WASHINGTON – A forensic psychiatrist who examined John Hinckley Jr. (search) this year said Tuesday the man who shot President Reagan should not be allowed to visit his parents without supervision, countering testimony by Hinckley's mother and his former psychiatrist that he is ready for more freedom.
Robert Phillips, the first witness to testify for the government, said Hinckley still suffers from the same narcissistic personality disorder (search) that drove him to shoot Reagan and three others outside a Washington hotel in March 1981.
Hinckley has asked U.S. District Court Judge Paul L. Friedman to let him leave Washington's St. Elizabeths Hospital (search) unescorted and visit his parents at their home in Virginia. Five of the 10 proposed trips would entail overnight stays.
Reagan's family and the government oppose the idea.
On the second day of the three-day hearing, Phillips said Hinckley still shows troubling signs of not being totally honest or forthright with his treating physicians and "a tendency to hide the ball, so to speak."
Phillips said he was concerned that Hinckley had not changed enough since he sought similar privileges three years ago. In 2000, U.S. District Judge June L. Green canceled a hearing after prosecutors said Hinckley had a continued interest in books and music with violent themes.
"Those behaviors are indicative of intrinsically poor judgment, possibly a reaffirmation of narcissistic tendencies that are present," Phillips said.
Hinckley, 48, has lived at the hospital since a jury found him innocent by reason of insanity in 1982, when he said he shot the president to impress actress Jodie Foster.
Lawyers for Hinckley wrapped up their case after putting Hinckley's mother on the stand earlier Tuesday. She said she believes her son is no longer mentally ill and poses no threat to anyone.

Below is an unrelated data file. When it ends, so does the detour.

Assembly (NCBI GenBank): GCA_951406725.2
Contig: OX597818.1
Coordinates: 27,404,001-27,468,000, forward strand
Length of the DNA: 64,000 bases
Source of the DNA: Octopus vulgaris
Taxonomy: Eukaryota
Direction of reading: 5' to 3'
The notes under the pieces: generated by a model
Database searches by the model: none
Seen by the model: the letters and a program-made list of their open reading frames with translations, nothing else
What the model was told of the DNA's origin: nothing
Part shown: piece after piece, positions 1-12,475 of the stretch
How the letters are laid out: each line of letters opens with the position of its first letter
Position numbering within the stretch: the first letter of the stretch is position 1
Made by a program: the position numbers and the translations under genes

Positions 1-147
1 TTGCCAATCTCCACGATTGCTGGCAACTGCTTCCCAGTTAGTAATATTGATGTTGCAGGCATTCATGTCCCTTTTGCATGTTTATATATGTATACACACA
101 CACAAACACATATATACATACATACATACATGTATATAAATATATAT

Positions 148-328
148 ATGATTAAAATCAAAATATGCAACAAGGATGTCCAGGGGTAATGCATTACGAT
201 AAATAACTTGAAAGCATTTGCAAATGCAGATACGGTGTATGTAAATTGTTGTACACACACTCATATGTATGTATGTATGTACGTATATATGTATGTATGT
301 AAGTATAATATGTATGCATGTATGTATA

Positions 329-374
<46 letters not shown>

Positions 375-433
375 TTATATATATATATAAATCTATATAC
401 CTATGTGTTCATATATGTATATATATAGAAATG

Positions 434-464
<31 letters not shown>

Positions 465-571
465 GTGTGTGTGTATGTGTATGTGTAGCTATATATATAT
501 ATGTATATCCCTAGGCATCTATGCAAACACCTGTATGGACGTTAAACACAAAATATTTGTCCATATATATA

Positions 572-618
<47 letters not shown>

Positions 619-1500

"I believe he has recovered," Jo Ann Hinckley said. "There is no issue of dangerousness in John at all."
Jo Ann Hinckley said she and her husband planned to take their son to shopping malls, restaurants and bookstores as they had on previous outings when Hinckley was supervised. In case of problems, she said, she would carry a cell phone and a list of emergency numbers to call, including hospital staff and police, if necessary.
Government lawyer Thomas Zeno questioned whether Hinckley's parents were prepared to deal with a situation in which Hinckley might try to run away or was confronted by someone hostile.
"If he becomes upset, I think we'd just take him back to the hospital," she said.
Hinckley's former psychiatrist, Robert Keisling, testified Tuesday that Hinckley hasn't shown "any evidence of psychosis in the last 16 years" and should be allowed to visit his parents without supervision.
Under a 1999 federal appeals court ruling, Hinckley has been able to take supervised day trips off hospital grounds. Now he wants to travel unescorted to his parents' home in Williamsburg, Va., some three hours away.
Hinckley was at the hearing and sat quietly with his lawyers as witnesses testified.
Also supporting Hinckley's bid for unsupervised visits was Robert Keisling, who treated Hinckley at St. Elizabeths in 1998 and 1999. He said Hinckley's violent acts occurred only when he was in a psychotic episode, which hasn't occurred in 16 years.
Binks said Hinckley regularly feeds stray cats on St. Elizabeths grounds and reads books about cats, as well as magazines and newspapers. He has stopped reading most other books out of fear they would be perceived as having violent themes, Binks said.